Of the recent war: “The conflict was unfortunate, terrible, and, to the South, most desolating. The fortune of war was against us. Our armies were overthrown, our fair heritage was overrun and wasted, immense quantities of private property [slaves, primarily] were destroyed or carried off, and the Government, to which we yielded willing obedience, was subverted. We acknowledge the hand of God in our afflictions; and unmurmuringly acquiesee in the order of things which His providence has established.”
Hence, “what has been decided by the issue of the war? It has decided questions of power, but not of morality …. All questions of right–of morality–are left precisely where they were before the war. Whether secession was a legitimate or revolutionary measure? whether slavery was right or wrong? whether the forcible emancipation of the slaves will prove a blessing or a curse? and whether those who engaged in the war, on either side, were innocent or guilty? are grave questions, on which the issue of the war has shed no light. They must be decided, not by artillery, but by argument–not by armies, but by facts and logic. All the questions, then, that agitated the churches before the war, are still unsettled. As, however, most of these questions grew out of the institution of slavery, its abolition has rendered their further discussion unprofitable and useless.”
Translation: The South was right and moral on the issue of slavery, and the military triumph of Northern abolitionists does not negate the righteousness of white supremacy.
Baptist churches North and South remain divided and alienated from one another, and some sort of “a restoration of fraternal affection and intercourse” must take place “as soon as practicable.” However, the “Baptists of the South have their peculiar views, interests and institutions; and these must not be abandoned, but maintained and promoted. It is highly important that their resources should be developed, their talents cultivated, their literature improved and increased, their energies combined and well directed, and their extended home field home field diligently cultivated. For some purposes it may be proper for them to affiliate with their Northern brethren, when that affiliation can be secured without any sacrifice of truth, independence and self-respect.”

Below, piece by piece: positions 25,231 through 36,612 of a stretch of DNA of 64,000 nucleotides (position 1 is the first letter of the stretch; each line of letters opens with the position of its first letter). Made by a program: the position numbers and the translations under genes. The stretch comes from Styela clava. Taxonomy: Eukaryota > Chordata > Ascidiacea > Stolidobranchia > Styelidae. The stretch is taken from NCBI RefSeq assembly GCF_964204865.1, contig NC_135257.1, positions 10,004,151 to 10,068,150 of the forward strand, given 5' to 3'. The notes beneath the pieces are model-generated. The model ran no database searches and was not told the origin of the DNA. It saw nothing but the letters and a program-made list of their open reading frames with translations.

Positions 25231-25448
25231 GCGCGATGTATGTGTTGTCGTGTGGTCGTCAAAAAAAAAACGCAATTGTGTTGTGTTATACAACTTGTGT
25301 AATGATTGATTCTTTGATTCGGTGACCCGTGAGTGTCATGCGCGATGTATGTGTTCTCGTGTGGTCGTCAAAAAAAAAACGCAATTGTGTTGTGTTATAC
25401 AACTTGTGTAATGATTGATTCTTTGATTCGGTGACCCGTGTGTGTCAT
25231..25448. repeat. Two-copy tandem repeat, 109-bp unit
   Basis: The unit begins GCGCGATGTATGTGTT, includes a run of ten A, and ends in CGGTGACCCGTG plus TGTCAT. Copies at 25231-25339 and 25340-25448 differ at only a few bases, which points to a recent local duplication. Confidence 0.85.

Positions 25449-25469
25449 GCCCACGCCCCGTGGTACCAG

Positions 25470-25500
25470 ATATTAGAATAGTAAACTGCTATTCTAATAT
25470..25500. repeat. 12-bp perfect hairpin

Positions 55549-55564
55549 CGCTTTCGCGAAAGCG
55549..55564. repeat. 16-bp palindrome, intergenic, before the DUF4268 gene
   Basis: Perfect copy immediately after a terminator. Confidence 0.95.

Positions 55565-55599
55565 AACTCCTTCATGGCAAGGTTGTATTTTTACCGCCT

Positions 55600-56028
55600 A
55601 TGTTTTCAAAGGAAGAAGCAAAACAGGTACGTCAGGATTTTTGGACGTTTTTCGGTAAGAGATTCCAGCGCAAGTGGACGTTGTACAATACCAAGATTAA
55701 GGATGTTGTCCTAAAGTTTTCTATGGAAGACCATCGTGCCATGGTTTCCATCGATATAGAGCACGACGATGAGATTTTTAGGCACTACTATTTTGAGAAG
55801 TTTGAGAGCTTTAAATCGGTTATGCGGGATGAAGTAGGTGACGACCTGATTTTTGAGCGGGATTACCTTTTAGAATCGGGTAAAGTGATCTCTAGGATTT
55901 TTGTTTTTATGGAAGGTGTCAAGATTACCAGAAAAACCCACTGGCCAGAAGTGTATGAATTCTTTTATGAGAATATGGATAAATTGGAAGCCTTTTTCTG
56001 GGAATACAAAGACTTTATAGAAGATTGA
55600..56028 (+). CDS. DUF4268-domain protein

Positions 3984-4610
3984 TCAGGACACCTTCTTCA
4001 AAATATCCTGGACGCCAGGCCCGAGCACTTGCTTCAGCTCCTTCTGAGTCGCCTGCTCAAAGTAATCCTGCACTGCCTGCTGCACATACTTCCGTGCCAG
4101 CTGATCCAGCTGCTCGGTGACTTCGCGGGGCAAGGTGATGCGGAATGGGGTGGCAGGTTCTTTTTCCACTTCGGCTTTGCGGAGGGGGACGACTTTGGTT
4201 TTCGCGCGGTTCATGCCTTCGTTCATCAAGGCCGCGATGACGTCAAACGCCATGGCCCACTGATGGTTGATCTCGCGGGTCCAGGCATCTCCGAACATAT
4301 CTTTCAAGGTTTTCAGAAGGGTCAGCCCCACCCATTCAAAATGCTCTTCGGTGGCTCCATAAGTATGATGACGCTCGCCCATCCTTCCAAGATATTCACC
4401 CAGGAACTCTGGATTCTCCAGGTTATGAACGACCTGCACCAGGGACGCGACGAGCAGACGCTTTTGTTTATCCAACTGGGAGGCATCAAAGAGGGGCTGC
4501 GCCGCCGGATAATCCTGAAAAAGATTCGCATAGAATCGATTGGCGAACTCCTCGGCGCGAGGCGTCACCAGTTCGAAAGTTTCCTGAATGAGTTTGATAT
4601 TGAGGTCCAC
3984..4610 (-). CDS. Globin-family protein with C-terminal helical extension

In these words and many similar self-righteous pronouncements from other Southern Baptist leaders, the course of Southern Baptists is set. White supremacy and black servitude are too important as principles and realities to set aside for the sake of reconciliation and reunion with equality-minded Baptists of the North.
Herein are shades of solidifying Lost Cause mythology and a determination to maintain racial separation and inequality in the South. Already, efforts by Northern Baptists to help freedmen obtain freedoms and equality comparable to that of white Southerners are met with stiff resistance and even violence.
God is the God of whites, and He will never view blacks as equals of whites. Of this Southern Baptists are most certain.
Source: Religious Herald, “Relations Between Northern and Southern Baptists,” October 19, 1865